I am glad to present my 2013 demo reel! As my professional work from this past year has yet to be released, the reel is comprised almost completely of personal side projects. The main focus of this year has been on Houdini and extending it with Python and C++.
1: Procedural Fire Escape (0:10-0:34)
This procedural fire escape system was created using Houdini. The system exposes parameters to the user to allow the editing of nearly all major aspects of the fire escape. Systems like this can be used to build many dynamic and varied set models, such as buildings or entire cities. All work by Kevin McNamara.
2: City and Stars (0:34-0:1:14)
This city was modeled, shaded, and lit in Maya. The stars, atmospherics, particle animation, and compositing were all completed in Houdini. These clips were created as animated backgrounds for a live-action short film. The most interesting challenge was creating a digital asset for easily controlling the flow of stars through the sky, as the director of the film changed his mind about how the stars should flow many times throughout production. The swirls are meant to resemble Van Gogh’s Starry Night. All work by Kevin McNamara.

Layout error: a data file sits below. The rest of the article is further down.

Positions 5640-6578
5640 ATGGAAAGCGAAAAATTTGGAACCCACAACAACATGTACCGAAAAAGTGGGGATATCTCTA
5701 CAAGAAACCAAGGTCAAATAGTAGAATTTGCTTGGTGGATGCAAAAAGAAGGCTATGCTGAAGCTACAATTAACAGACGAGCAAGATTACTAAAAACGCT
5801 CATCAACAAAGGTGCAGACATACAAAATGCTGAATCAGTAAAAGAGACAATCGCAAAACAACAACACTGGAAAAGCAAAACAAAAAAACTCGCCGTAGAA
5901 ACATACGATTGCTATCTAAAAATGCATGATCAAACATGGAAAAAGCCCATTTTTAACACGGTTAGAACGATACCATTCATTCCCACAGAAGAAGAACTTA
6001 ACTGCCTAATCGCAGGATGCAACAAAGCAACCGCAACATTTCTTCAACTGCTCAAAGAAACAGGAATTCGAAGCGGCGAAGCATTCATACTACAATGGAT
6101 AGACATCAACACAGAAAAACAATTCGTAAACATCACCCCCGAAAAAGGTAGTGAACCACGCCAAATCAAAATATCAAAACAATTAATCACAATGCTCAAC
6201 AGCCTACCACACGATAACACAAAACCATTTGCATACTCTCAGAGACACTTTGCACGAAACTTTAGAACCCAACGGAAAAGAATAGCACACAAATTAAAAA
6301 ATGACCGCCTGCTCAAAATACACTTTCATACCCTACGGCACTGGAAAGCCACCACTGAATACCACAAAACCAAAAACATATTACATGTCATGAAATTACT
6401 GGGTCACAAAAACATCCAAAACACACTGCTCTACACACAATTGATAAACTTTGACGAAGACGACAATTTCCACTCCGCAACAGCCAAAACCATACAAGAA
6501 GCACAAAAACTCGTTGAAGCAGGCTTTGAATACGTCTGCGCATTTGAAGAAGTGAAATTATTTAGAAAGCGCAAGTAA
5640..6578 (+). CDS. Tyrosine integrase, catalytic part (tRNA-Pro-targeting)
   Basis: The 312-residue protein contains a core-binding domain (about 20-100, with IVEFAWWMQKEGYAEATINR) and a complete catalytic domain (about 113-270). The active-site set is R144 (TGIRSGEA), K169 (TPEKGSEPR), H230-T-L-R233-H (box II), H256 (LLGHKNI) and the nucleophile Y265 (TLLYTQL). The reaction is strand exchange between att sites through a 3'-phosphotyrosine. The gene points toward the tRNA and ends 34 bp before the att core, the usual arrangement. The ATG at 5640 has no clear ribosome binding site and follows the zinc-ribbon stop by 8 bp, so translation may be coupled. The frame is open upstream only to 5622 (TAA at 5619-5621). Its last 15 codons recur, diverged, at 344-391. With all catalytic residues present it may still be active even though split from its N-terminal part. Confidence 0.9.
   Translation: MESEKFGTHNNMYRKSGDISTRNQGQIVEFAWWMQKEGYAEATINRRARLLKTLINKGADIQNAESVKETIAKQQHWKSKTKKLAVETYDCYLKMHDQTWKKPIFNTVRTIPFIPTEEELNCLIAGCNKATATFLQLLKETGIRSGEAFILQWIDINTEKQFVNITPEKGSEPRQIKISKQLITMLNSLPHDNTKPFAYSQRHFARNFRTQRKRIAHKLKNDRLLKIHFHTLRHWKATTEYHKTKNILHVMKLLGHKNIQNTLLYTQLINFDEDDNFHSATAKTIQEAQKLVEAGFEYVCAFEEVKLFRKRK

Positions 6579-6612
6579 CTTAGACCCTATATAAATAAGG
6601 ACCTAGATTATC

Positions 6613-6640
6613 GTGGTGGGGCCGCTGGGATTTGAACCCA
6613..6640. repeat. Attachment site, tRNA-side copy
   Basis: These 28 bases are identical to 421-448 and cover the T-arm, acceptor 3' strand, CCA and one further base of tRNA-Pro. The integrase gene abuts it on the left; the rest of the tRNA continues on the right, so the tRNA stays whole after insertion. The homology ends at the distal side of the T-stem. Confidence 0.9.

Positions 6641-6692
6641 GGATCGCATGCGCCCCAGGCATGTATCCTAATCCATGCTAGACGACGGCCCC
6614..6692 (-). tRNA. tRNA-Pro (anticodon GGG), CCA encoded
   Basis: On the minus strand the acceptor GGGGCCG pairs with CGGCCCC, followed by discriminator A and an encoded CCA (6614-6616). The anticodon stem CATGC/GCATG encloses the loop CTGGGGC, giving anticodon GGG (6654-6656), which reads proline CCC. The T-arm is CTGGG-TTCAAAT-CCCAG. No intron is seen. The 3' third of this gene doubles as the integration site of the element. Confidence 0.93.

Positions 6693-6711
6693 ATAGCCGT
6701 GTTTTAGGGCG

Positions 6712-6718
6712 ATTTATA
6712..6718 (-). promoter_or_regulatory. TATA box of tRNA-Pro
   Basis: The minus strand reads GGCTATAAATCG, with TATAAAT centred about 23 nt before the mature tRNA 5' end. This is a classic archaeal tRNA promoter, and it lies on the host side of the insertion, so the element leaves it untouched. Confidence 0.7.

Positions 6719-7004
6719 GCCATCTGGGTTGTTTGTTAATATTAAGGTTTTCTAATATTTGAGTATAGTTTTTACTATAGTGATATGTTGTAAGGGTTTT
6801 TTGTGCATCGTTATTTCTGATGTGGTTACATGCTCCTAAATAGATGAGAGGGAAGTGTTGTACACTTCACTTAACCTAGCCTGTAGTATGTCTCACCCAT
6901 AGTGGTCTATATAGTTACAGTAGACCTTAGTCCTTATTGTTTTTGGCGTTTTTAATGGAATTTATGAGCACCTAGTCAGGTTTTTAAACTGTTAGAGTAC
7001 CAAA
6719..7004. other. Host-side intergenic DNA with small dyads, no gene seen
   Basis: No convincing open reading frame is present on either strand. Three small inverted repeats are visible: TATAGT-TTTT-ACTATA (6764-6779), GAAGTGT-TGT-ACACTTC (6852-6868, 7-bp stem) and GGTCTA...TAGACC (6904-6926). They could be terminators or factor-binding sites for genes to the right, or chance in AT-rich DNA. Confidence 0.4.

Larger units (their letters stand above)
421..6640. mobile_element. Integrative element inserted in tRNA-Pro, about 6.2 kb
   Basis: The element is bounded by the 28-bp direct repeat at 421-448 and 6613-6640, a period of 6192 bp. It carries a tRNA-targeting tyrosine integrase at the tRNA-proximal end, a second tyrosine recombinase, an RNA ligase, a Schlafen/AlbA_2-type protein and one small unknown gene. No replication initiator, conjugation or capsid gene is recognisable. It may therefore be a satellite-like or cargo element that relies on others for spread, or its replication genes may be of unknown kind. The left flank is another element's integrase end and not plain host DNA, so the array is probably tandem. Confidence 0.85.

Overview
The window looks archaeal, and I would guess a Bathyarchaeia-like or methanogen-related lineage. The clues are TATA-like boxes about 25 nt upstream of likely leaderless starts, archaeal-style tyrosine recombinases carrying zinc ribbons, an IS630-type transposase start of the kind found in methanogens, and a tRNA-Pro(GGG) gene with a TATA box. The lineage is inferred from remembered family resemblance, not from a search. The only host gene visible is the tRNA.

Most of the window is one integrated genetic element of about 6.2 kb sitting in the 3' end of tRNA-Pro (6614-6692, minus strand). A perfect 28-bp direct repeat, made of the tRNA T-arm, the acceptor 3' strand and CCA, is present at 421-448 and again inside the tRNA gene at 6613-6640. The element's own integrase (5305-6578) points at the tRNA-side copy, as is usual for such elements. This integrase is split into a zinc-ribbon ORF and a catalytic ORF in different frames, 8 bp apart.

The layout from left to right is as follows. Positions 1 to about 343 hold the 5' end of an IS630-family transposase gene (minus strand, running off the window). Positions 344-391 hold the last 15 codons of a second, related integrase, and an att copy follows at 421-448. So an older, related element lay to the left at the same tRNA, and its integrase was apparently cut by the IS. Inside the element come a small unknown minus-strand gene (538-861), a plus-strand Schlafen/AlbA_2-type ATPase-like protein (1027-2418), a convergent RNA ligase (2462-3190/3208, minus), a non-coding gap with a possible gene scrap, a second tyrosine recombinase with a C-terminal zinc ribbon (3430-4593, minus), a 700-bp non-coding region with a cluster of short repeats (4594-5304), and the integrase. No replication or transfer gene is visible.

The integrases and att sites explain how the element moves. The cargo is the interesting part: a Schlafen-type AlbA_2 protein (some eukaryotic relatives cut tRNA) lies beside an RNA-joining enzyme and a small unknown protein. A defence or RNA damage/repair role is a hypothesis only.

3: Poisson Scattering Node (1:14-1:47)
This system consists of a custom Houdini node programmed in C++ using the HDK. The Poisson Sampling algorithm allows for points to be tightly scattered according to a minimum distance that can vary throughout space. This means that the points will never be closer than their given distance and thus this algorithm is ideal for scattering non-intersecting items for set dressing, grooming, etc. All work by Kevin McNamara.
4: Path Tracer (1:47-2:01)
This renderer was programmed in C++ using the Mitsuba framework. This was completed as a Harvard Computer Science Independent Study during 2010. The renderer computes direct, indirect, and subsurface illumination.
5: Ray Tracer (2:05-2:12)
This renderer was programmed in C++ by Kevin McNamara and Thomas Buckley for a Harvard Computer Science 175 final project. Features included glossy reflection, refraction, depth of field, area lights, texturing, and more.
6: Procedural Snow System (2:14—2:37)
This procedural snow system simulates the occlusion, accumulation, and drifting of snow on arbitrary geometry. It was created using Houdini in 2010 as a final project for the Pixar Undergraduate Program. It allows the user to set parameters that control the amount of snow, occlusion factors, wind direction, and wind speed. Models from Pixar, all other work by Kevin McNamara.